Phillips 66 announced October 2 that it would drop its lawsuit against San Luis Obispo County. The suit was filed after the county denied the company’s proposal to build a rail spur to its Santa Maria refinery. The plan was to bring extra-polluting tar sands crude oil from Canada, endangering communities — mostly low-income communities of color — as well as natural areas along the way. Dropping the suit means the defeat of this oil-by-rail project is now complete.
Many of us in the Bay Area contributed in different ways to the long, statewide campaign that finally persuaded the San Luis Obispo County Board of Supervisors to reject the Phillips 66 proposal. After the supervisors’ vote last March, Phillips 66 filed its lawsuit, claiming the county did not have the right to reject its proposal because only the federal government can regulate railroads.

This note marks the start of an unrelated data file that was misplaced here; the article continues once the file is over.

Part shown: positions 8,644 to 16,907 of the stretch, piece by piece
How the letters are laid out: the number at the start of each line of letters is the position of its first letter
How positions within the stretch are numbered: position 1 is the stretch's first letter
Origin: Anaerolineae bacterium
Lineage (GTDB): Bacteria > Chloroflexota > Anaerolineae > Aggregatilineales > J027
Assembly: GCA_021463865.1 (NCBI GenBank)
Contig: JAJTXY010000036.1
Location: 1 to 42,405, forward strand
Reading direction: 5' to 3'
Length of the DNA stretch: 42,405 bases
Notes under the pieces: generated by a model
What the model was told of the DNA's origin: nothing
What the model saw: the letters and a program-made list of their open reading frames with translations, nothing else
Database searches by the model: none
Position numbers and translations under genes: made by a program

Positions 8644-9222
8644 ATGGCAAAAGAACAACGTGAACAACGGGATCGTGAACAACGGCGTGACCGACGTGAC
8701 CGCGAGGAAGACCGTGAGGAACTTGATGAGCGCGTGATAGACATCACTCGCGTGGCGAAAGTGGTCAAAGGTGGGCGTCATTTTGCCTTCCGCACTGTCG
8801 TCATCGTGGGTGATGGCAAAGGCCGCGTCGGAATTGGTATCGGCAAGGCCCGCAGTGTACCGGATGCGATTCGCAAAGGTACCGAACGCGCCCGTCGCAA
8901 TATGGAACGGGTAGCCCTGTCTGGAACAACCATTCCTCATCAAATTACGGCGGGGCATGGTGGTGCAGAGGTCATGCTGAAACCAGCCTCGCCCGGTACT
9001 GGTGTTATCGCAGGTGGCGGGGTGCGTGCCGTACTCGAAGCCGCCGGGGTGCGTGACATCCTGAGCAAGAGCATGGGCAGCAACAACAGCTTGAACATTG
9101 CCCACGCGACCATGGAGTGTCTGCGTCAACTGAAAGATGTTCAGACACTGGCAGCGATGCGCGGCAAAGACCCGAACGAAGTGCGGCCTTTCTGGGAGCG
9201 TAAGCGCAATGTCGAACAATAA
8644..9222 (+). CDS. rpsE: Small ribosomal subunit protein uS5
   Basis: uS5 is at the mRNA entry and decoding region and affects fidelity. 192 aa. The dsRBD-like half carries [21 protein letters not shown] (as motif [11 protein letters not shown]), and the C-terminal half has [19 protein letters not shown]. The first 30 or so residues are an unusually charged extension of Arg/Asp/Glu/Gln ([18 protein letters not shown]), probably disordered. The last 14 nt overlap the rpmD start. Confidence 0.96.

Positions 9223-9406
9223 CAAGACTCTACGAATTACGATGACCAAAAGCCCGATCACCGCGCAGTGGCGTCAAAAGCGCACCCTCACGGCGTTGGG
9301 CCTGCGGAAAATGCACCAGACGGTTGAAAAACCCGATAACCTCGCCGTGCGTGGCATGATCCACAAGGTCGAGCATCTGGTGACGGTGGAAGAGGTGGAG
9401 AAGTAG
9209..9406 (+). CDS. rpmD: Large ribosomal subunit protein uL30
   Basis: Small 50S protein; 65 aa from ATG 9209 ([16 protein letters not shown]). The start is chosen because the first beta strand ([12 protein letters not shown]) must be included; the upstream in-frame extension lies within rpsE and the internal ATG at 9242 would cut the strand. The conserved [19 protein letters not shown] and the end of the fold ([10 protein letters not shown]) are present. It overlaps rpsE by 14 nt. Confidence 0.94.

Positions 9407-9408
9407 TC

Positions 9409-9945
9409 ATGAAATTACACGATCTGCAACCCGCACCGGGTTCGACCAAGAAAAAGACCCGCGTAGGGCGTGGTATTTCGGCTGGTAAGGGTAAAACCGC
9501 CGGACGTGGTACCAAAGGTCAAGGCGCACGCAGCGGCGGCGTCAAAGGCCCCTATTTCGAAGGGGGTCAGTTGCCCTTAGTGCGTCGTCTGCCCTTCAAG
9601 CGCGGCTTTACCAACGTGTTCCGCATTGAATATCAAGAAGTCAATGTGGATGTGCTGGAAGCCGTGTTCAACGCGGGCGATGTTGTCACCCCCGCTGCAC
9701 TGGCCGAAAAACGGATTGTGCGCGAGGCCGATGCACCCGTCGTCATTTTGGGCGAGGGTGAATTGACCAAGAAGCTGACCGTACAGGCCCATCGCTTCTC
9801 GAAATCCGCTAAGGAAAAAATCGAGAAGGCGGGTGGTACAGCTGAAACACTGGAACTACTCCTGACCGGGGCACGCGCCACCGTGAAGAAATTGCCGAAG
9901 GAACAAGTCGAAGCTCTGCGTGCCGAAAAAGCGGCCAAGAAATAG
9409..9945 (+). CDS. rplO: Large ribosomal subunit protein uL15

This argument has been used many times against local governments trying to defend themselves against fossil fuel expansion. Valero tried the same argument in an unsuccessful attempt to persuade the Benicia City Council to approve its oil-by-rail project. And now developer Phil Tagami is using similar arguments in his lawsuit against the City of Oakland for banning his proposed coal export terminal.
Many lawyers, including Kamala Harris when she was California attorney general, have argued that these fossil fuel promoters’ interpretation of the law is wrong — that local governments do have the right to ban fossil fuel projects.
Phillips 66 dropping its lawsuit is good news, not only for the defeat of this oil-by-rail project, but for local governments everywhere seeking to protect their residents and communities from the expansion of fossil fuel infrastructure.
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